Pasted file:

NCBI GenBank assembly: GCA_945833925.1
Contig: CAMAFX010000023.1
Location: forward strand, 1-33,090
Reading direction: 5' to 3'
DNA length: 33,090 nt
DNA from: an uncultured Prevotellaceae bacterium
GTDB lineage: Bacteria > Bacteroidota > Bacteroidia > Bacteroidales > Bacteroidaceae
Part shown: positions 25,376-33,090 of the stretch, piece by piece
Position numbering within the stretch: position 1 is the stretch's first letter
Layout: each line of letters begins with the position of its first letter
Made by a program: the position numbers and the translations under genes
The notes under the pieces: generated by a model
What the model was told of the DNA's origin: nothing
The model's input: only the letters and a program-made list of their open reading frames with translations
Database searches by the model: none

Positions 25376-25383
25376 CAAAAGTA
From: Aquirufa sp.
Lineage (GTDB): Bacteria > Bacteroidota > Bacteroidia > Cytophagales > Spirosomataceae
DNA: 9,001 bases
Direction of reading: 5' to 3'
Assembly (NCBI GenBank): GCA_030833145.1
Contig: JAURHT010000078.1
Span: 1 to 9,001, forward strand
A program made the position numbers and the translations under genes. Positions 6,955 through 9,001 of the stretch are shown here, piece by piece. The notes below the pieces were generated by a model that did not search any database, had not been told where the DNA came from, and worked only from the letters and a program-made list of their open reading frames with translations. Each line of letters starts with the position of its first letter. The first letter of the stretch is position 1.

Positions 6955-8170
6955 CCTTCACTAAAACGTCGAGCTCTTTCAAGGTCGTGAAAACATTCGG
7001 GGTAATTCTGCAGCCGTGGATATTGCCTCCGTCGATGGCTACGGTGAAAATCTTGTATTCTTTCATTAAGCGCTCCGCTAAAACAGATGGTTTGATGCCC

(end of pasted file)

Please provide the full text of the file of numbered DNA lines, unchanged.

NCBI GenBank assembly: GCA_945833925.1
Contig: CAMAFX010000023.1
Location: forward strand, 1-33,090
Reading direction: 5' to 3'
DNA length: 33,090 nt
DNA from: an uncultured Prevotellaceae bacterium
GTDB lineage: Bacteria > Bacteroidota > Bacteroidia > Bacteroidales > Bacteroidaceae
Part shown: positions 25,376-33,090 of the stretch, piece by piece
Position numbering within the stretch: position 1 is the stretch's first letter
Layout: each line of letters begins with the position of its first letter
Made by a program: the position numbers and the translations under genes
The notes under the pieces: generated by a model
What the model was told of the DNA's origin: nothing
The model's input: only the letters and a program-made list of their open reading frames with translations
Database searches by the model: none

Positions 25376-25383
25376 CAAAAGTA
From: Aquirufa sp.
Lineage (GTDB): Bacteria > Bacteroidota > Bacteroidia > Cytophagales > Spirosomataceae
DNA: 9,001 bases
Direction of reading: 5' to 3'
Assembly (NCBI GenBank): GCA_030833145.1
Contig: JAURHT010000078.1
Span: 1 to 9,001, forward strand
A program made the position numbers and the translations under genes. Positions 6,955 through 9,001 of the stretch are shown here, piece by piece. The notes below the pieces were generated by a model that did not search any database, had not been told where the DNA came from, and worked only from the letters and a program-made list of their open reading frames with translations. Each line of letters starts with the position of its first letter. The first letter of the stretch is position 1.

Positions 6955-8170
6955 CCTTCACTAAAACGTCGAGCTCTTTCAAGGTCGTGAAAACATTCGG
7001 GGTAATTCTGCAGCCGTGGATATTGCCTCCGTCGATGGCTACGGTGAAAATCTTGTATTCTTTCATTAAGCGCTCCGCTAAAACAGATGGTTTGATGCCC